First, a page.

Growing up in Northern Ireland, amongst beautiful scenery and the by sea, you take things for granted. However, being away from it for 20 months and coming back, I wanted to just immerse myself in everything and anything Northern Irish. I wanted to see old places and explore newer ones too.
One thing I did manage to get to was the Titanic Centre in Belfast, a new attraction in Northern Ireland since my departure (March 2012).
For the benefit of those who don’t want to read the full blog posting, I’ll provide an overview.
Titanic Centre (or the Titanic Experience), Belfast, Northern Ireland. Noted to be the World’s Largest Titanic Exhibition Centre. The building itself is to scale in height of the actual ship and is located where Titanic was made (At Harland and Wolf Docks).
Titanic Quarter (1 Olympic Way, Queens Road, Belfast). Parking is available on site, but its also 1.7km from Donegal Square, which has more parking facilities
Getting there: A short drive (approx. 15 minutes from Belfast City Airport). If travelling from other parts of Northern Ireland, your best bet is to get off at Belfast Central station. Buses run to the centre, and there is a walking map on their website.
For the main Titanic Centre “Titanic Experience” £14.75 (adult) £7.25 (child 5+) under 5s free. Family ticket: £37 (2 adults, 2 children). There are other attractions within the centre, which have additional costs. It is cheaper to book online (which I’ve since discovered)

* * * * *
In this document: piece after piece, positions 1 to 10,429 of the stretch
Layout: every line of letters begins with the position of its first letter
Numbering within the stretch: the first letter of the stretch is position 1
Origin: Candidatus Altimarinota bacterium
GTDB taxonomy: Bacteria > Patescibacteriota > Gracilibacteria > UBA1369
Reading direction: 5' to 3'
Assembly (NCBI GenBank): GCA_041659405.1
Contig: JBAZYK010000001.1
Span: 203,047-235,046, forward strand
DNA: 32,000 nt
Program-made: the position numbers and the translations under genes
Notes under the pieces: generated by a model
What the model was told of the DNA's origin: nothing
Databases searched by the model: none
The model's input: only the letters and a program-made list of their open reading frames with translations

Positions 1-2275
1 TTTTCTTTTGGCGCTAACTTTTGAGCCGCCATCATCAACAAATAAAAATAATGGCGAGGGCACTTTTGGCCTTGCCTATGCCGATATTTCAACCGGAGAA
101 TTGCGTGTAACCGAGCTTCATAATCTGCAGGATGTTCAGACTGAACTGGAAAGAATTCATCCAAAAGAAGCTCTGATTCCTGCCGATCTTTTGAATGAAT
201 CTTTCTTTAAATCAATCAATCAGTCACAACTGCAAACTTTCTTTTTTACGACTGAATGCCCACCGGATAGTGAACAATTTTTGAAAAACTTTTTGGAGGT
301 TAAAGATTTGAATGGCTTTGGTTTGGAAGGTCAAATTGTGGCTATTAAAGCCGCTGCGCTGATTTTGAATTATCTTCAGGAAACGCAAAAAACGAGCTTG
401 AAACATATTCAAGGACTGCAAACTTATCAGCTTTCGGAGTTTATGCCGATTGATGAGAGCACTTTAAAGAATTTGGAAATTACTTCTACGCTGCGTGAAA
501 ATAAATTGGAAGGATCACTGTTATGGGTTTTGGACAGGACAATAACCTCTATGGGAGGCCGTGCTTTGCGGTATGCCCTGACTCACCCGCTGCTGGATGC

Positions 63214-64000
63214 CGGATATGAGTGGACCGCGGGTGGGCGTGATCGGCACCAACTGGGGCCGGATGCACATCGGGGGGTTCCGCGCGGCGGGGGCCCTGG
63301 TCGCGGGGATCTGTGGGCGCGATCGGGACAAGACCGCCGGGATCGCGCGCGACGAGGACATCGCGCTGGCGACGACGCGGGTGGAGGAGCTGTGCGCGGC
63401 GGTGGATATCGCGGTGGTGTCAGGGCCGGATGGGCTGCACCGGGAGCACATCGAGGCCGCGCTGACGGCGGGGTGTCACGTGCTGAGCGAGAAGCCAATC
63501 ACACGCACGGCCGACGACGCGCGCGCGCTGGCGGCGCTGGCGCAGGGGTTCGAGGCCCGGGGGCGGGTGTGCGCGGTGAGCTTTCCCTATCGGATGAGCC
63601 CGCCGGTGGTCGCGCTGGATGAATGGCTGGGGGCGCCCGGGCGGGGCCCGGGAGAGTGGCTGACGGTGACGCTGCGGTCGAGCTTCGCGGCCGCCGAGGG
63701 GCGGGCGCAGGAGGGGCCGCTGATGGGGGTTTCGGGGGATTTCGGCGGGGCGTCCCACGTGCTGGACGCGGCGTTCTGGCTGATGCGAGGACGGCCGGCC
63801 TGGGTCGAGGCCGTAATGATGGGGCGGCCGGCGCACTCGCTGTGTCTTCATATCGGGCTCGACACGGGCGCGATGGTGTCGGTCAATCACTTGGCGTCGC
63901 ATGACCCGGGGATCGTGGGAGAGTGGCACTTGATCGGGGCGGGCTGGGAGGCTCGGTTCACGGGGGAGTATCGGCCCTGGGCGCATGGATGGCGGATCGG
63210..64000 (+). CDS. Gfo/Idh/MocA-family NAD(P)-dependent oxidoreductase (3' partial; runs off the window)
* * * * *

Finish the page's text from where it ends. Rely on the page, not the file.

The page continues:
For more info, have a look here!
When I left Northern Ireland, I had some awareness of this centre being built (it commenced in 2009). It’s amazing how fast something like this can come together. Although to be honest, living in Christchurch, in a constantly changing environment, I should be used to this.
We left Coleraine on the North Coast, and arrived in Belfast in an hour. We got a parking space in the car park and wandered on into the centre. It was huge on the inside, with so much to look at. It had the usual gift shop and café, but also advertised other tours and afternoon tea events.
The centre was quite busy, and so we had to book a slot for a little later in the day. We headed out of the centre and along through the newly built Titanic Quarter. It was beautiful, looking back at the sheer size of the building and knowing that Titanic stood at that height.
There are newly built apartments along by the waterfront. We spent a little while here eating lunch and watch the world go by. I’ve said it numerous times about lots of places, but I just love being by waterfronts, harbours, rivers or the sea.
We later discovered another wee attraction called the Public Record Office of Northern Ireland, which is located just a 5 minute walk from the Titanic Centre. This had free displays with reference to Northern Irish History (Worth a visit!)
Another part of the Titanic Quarter is the SS Nomadic ship, which is the last surviving ship of the White Star Line. There is a cost to have a tour around it, but we didn’t in the end, but it was amazing to see, knowing that it took passengers from Cherbourg out to board the Titanic.
When it was our time to get into the centre, we weren’t too far away. The enter exhibition took 2 hours to waned around, although if you stopped and read everything, you our be there longer.
The exhibition itself was very interesting, it was mixed between some Northern Irish history and history of Titanic.
My knowledge of Titanic was very little. Most of it learnt through the film (I wasn’t much of a history fan at school), but I found this really interesting. There were written pieces with timelines, audio recordings and artefacts everywhere.